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Tibial Plateau Fracture: Care Instructions

Bones of leg, including femur, patella, tibia, and fibula, with detail of broken tibia in tibial plateau fracture.


A tibial plateau fracture is a break of the shin bone (tibia) at the knee. The tibial plateau is the flat area at the top of the shin bone that the thigh bone (femur) rests on.

The break can range from a crack to a shattered bone. It depends on how much force caused it and how strong your bones are.

Treatment depends on how bad the break is and whether your knee was healthy to start with. Most people need surgery to join the pieces of bone together with plates and screws. Some people will need a joint replacement. If the break is minor, you may wear a hinged knee brace and use a walker or crutches for 8 to 12 weeks. It's important to start moving your knee as soon as you can after your injury or surgery. You may also have physiotherapy.

Follow-up care is a key part of your treatment and safety. Be sure to make and go to all appointments, and call your doctor or nurse advice line (811 in most provinces and territories) if you are having problems. It's also a good idea to know your test results and keep a list of the medicines you take.

How can you care for yourself at home?

  • Be safe with medicines. Read and follow all instructions on the label.
    • If you are not taking a prescription pain medicine, ask your doctor if you can take an over-the-counter medicine.
    • If the doctor gave you a prescription medicine for pain, take it as prescribed.
    • Store your prescription pain medicines where no one else can get to them. When you are done using them, dispose of them quickly and safely. Your local pharmacy or hospital may have a drop-off site.
  • Do not put weight on your leg until your doctor tells you to. Use a walker or crutches to walk.
  • Put ice or a cold pack on your knee for 10 to 20 minutes at a time. Try to do this every 1 to 2 hours for the next 3 days (when you are awake). Put a thin cloth between the ice and your skin.
  • Prop up your leg on pillows when you ice it or anytime you sit or lie down. Try to keep it above the level of your heart. This will help reduce swelling.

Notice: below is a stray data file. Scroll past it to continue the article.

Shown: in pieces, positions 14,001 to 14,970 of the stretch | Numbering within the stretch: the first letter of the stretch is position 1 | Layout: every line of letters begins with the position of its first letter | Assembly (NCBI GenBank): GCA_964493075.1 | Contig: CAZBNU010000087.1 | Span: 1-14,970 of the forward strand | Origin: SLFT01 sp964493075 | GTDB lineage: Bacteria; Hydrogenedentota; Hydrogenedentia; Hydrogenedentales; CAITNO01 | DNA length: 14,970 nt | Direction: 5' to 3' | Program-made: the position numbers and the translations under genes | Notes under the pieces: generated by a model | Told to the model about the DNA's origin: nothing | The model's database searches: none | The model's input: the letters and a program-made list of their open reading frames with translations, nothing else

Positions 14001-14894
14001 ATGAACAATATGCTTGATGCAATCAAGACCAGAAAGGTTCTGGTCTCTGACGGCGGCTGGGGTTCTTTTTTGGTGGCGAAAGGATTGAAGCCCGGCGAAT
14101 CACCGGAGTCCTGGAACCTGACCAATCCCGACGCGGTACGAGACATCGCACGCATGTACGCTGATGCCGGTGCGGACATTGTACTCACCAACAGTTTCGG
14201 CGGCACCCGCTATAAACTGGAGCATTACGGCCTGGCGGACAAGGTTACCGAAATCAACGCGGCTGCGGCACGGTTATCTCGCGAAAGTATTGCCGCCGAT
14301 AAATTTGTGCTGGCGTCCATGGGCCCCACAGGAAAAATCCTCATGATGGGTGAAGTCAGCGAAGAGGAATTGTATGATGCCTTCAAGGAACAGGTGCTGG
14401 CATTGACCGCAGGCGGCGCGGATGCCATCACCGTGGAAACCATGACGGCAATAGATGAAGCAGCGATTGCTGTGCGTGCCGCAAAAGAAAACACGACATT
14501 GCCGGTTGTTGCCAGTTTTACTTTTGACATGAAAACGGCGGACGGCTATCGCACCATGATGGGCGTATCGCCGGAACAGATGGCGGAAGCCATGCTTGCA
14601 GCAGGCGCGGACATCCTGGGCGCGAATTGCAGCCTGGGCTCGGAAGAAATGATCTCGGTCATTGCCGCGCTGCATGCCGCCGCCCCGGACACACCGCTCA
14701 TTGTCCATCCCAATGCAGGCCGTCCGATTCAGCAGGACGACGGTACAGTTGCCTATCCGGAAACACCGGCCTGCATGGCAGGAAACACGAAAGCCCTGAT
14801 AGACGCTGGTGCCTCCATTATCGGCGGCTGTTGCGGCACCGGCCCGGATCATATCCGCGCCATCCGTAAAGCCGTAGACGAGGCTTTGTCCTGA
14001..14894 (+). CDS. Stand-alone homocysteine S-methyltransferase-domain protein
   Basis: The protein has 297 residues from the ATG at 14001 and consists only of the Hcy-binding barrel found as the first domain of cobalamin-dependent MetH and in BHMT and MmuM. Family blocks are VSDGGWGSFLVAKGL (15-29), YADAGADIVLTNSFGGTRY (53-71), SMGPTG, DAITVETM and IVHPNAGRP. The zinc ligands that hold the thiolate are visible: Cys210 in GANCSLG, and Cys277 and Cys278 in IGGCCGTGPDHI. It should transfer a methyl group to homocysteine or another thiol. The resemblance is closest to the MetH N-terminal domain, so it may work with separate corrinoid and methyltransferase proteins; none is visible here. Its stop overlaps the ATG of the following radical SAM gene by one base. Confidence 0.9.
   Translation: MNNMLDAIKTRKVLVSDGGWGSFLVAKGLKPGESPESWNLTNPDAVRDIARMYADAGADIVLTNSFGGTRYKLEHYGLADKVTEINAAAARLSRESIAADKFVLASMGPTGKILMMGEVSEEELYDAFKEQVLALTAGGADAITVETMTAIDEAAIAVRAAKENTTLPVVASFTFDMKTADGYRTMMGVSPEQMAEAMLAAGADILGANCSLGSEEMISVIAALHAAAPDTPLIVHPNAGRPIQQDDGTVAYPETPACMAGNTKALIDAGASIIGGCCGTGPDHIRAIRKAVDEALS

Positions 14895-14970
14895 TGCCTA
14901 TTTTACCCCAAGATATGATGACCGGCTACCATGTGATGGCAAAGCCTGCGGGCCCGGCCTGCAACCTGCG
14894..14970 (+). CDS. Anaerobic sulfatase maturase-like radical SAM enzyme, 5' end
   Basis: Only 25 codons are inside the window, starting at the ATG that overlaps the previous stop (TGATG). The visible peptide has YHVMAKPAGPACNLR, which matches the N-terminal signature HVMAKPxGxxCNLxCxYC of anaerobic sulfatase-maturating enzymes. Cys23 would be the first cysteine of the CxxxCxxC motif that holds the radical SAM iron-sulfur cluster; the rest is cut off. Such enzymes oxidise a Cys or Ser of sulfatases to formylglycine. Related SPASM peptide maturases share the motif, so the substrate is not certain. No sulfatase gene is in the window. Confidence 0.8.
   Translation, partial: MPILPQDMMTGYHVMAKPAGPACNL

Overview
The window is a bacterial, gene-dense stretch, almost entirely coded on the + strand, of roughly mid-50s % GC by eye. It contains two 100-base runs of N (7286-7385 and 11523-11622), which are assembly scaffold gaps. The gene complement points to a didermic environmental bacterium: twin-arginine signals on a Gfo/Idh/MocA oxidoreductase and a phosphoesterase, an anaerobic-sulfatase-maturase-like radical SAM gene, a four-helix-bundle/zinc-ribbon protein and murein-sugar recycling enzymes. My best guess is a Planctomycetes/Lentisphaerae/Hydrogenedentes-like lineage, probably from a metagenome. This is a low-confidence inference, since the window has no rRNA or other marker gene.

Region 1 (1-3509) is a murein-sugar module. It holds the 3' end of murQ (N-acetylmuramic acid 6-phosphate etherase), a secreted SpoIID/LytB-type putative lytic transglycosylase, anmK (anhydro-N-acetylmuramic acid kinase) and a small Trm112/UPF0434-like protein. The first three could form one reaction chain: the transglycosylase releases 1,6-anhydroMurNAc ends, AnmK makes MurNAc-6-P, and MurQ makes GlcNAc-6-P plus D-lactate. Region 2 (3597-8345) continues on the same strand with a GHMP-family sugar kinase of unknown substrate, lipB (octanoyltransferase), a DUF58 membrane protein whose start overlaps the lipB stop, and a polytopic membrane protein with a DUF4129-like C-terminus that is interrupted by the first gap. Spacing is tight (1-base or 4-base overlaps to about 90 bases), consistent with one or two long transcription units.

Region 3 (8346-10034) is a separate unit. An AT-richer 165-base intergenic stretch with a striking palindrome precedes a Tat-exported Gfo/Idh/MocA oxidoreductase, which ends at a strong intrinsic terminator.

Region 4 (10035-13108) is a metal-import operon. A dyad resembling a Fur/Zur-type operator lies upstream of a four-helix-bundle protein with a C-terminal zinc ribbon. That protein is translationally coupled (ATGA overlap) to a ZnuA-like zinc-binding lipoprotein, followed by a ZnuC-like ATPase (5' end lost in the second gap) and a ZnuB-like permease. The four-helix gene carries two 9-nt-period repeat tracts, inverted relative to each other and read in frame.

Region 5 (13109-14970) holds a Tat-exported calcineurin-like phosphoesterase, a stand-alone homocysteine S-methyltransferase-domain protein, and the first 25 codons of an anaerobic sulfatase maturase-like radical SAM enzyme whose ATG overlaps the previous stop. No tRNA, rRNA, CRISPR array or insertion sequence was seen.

• Start moving your knee. As soon as your doctor says it's okay, straighten and bend your knee. Do it as often as you can. This can help you recover.
  • Do ankle pumps to help reduce swelling and stiffness. To do this exercise:
    • Lie or sit on your bed.
    • Point your toes and feet up toward your knees as far as you can. Then point them away from you as far as you can.
    • Switch between pointing your feet up and pointing them down.
    • Do this for 2 to 3 minutes, 2 to 3 times an hour.
  • Do exercises to help strengthen your quadriceps (thigh muscles).
    • While sitting in a chair, straighten your leg and hold for 6 seconds. Then lower your leg and rest for up to 10 seconds.
    • Repeat 8 to 12 times with each leg. Do this every day, up to 3 times a day.
    • When this thigh-strengthening exercise becomes easy, you can add a light weight to your ankle.
  • Do bed knee bends.
    • Lie or sit on your bed.
    • Bend your affected knee by sliding your foot toward you. Stop when your knee no longer bends.
    • Hold this position for 15 to 30 seconds, and then slide your leg back down the bed.
    • Do this several times.
  • Take care of your brace or splint.
    • Follow the instructions your doctor gives you. If the brace or splint is removable, don't take it off unless your doctor tells you to.
    • Keep it dry.
    • Tape a sheet of plastic to cover it when you shower. Water under the device can make your skin itch and hurt.
    • Never cut your brace or stick anything down inside it to scratch an itch on your leg.

When should you call for help?

Call 911 anytime you think you may need emergency care. For example, call if:

  • You passed out (lost consciousness).
  • You have severe trouble breathing.
  • You have sudden chest pain and shortness of breath, or you cough up blood.

Call your doctor or nurse advice line now or seek immediate medical care if:

  • You have new or worse pain.
  • Your foot is cool or pale or changes colour.
  • You have tingling, weakness, or numbness in your toes.
  • Your brace or splint feels too tight.
  • You have signs of a blood clot in your leg (called a deep vein thrombosis), such as:
    • Pain in your calf, back of the knee, thigh, or groin.
    • Swelling in the leg or groin.
    • A colour change on the leg or groin. The skin may be reddish or purplish, depending on your usual skin colour.

Watch closely for changes in your health, and be sure to contact your doctor or nurse advice line if:

  • You have a problem with your splint or brace.
  • You do not get better as expected.
  • You have problems with medicine.

Where can you learn more?

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Care instructions adapted under license by your healthcare professional. If you have questions about a medical condition or this instruction, always ask your healthcare professional. Healthwise, Incorporated disclaims any warranty or liability for your use of this information.